Mobiles of greater interest to youth than laptops & TVs, DTH, consumer electronics grabbed least attention
Think back to those days when telephones were black bakelite boxes propped up proudly in the living room, when refrigerators were not frost-free, and boxy televisions without remotes were top-of-the-line.
Today, we look upon these electronic appliances as charming museum artifacts. While the older demographic might marvel at the extent of this evolution, younger consumers have grown up in this technologically advanced world. How does this younger audience view various categories in the technology space and the brands within them?
Rediffusion-Y&R's proprietary Brand Asset Valuator tool evaluates various tech categories in their order of importance and interest amongst 18 to 24 year olds.
For our analysis, we looked at over 100 brands in the following tech categories: websites, mobile phones, telecom operators, cameras, consumer electronics and home Appliances (CEHA), computers/laptops, internet service providers (ISPs), and DTH.
We found that mobiles and telecom operators held the top spot, closely followed by computers/laptops, websites, ISPs, and cameras. While these were the tech categories that really mattered to the youth, CEHA and DTH grabbed the least of their attention.
Take the example of Samsung, which has a presence in multiple tech categories. Samsung mobile phones are regarded as the highest by the youth, followed by computers, cameras, and lastly, CEHA. Interestingly, the 'Brand Stature' for all categories within Samsung is similar, indicating high awareness and regard for the brand. However, 'Brand Strength', which captures differentiation (reason to stand out) and relevance (reason to adopt), varies across categories for Samsung. We noted similar trends for other brands as well, like Sony.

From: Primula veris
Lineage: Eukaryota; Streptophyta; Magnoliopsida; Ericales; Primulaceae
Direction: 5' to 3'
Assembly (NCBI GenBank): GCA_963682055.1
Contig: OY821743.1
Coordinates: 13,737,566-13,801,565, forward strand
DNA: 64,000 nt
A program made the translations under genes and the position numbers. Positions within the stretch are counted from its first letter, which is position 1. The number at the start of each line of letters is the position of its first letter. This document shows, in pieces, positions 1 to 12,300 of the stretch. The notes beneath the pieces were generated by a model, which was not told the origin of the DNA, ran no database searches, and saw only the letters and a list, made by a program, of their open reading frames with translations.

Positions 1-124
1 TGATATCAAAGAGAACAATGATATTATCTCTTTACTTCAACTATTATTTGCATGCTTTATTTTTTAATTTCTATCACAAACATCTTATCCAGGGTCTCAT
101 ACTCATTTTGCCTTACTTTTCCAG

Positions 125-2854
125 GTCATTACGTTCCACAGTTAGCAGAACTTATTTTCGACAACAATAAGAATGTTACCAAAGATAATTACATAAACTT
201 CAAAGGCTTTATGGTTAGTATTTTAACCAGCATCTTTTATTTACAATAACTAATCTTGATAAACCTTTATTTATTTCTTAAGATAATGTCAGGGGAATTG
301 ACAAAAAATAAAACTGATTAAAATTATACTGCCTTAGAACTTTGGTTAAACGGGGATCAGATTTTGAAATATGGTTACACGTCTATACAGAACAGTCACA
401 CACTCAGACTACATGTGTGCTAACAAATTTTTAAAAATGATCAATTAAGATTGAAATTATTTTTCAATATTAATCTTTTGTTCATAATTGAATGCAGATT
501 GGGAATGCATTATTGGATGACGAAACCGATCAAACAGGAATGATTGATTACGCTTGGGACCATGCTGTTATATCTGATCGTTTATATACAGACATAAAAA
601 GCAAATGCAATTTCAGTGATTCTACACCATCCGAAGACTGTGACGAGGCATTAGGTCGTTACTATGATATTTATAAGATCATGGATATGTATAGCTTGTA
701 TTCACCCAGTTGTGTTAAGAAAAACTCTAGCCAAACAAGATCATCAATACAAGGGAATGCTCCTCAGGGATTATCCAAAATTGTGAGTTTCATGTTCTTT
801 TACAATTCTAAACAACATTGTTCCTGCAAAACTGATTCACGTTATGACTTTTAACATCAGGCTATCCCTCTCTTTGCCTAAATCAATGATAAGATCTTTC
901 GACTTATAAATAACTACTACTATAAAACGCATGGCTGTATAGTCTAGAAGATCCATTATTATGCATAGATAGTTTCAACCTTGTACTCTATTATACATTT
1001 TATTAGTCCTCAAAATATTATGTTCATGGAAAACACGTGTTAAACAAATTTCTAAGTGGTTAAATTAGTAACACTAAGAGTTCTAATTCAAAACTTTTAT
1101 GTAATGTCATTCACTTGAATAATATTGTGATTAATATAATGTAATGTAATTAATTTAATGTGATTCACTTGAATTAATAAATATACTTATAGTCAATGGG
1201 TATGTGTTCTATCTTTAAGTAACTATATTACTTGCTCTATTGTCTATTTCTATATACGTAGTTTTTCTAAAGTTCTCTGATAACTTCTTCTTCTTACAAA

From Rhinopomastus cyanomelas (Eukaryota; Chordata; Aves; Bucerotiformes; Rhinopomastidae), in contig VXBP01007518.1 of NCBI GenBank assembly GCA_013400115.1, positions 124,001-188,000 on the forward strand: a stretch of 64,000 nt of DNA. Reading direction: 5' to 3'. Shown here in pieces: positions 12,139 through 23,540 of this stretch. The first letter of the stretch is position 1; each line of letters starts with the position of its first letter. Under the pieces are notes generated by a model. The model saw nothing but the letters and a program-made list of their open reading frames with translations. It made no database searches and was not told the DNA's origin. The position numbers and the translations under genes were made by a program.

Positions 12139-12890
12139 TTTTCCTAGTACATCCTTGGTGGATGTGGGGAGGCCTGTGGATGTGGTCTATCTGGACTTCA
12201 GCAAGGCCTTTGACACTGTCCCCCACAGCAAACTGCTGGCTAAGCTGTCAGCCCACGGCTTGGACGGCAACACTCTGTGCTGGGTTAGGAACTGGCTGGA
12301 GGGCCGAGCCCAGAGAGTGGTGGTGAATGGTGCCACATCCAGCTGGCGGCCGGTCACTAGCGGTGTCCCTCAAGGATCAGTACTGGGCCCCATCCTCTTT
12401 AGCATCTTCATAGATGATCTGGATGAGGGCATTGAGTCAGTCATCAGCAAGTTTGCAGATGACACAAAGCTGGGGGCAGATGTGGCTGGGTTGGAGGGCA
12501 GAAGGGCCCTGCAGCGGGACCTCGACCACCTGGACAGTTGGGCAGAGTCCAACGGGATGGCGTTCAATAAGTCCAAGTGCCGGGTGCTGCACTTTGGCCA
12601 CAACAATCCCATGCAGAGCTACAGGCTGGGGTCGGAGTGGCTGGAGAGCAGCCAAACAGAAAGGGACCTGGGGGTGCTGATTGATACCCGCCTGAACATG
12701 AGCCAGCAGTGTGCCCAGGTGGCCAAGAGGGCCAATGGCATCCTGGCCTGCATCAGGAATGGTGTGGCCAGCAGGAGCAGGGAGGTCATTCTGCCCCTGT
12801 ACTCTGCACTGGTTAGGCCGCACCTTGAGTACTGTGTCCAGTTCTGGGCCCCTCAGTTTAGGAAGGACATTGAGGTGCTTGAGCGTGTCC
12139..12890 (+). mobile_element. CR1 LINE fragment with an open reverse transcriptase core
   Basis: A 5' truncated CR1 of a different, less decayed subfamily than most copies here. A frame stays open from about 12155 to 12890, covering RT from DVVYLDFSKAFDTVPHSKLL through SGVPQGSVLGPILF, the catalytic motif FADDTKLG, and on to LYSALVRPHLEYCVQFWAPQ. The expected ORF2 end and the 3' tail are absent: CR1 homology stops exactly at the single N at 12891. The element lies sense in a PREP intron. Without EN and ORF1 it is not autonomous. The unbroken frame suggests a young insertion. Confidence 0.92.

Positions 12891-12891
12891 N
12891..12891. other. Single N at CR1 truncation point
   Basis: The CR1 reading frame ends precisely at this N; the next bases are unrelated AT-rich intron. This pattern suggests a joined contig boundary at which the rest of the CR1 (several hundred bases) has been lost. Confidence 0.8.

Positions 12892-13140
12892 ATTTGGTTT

Further analysis helped us understand the prevalent codes by which tech categories were positioned in the minds of the youth. While trust is central to any brand, what else were these brands and categories known for? Various statistical analyses show that there are multiple routes to building a successful technology brand. We found that CEHA is largely seen as reliable and good value, while the DTH category is known for being energetic and 'customer caring'.
In contrast, mobile phones are seen as glamorous and distinctive and websites are seen as unique and intelligent. What begins to emerge is a picture of brand positions that range from trust, value, design, and innovation. Does the positioning of reliability and value hold any importance for the youth? Or are they increasingly paying attention to brands that speak innovation and social connectivity to them?
Going back to the Samsung example, the hypothesis is that, for Samsung, the halo effect of its mobile phones category extends itself to other categories, like computers, cameras, and CEHA. Just to corroborate, we looked at Micromax, which sits high in the 'Commitment' quadrantBSE -1.57 % of the power gridBSE -0.23 %as a successful mobile phone brand; it is also now extending itself to LEDs, home theatres, and the CEHA space. It will be interesting to see whether the halo effect is as powerful as for Samsung, and if consumers respond favorably to these extensions.
What the Rediffusion-BAV Insights reveal is a fundamental shift in the way tech brands are being positioned. The new-age brands that find youth as their primary audience are moving beyond the conventional conversation of utility and features towards a focus on life enrichment, freedom, distinctive individuality, social connectivity, and intelligence. The real challenge for singular brands in multiple technology categories is to decide what platform they want to own in these times.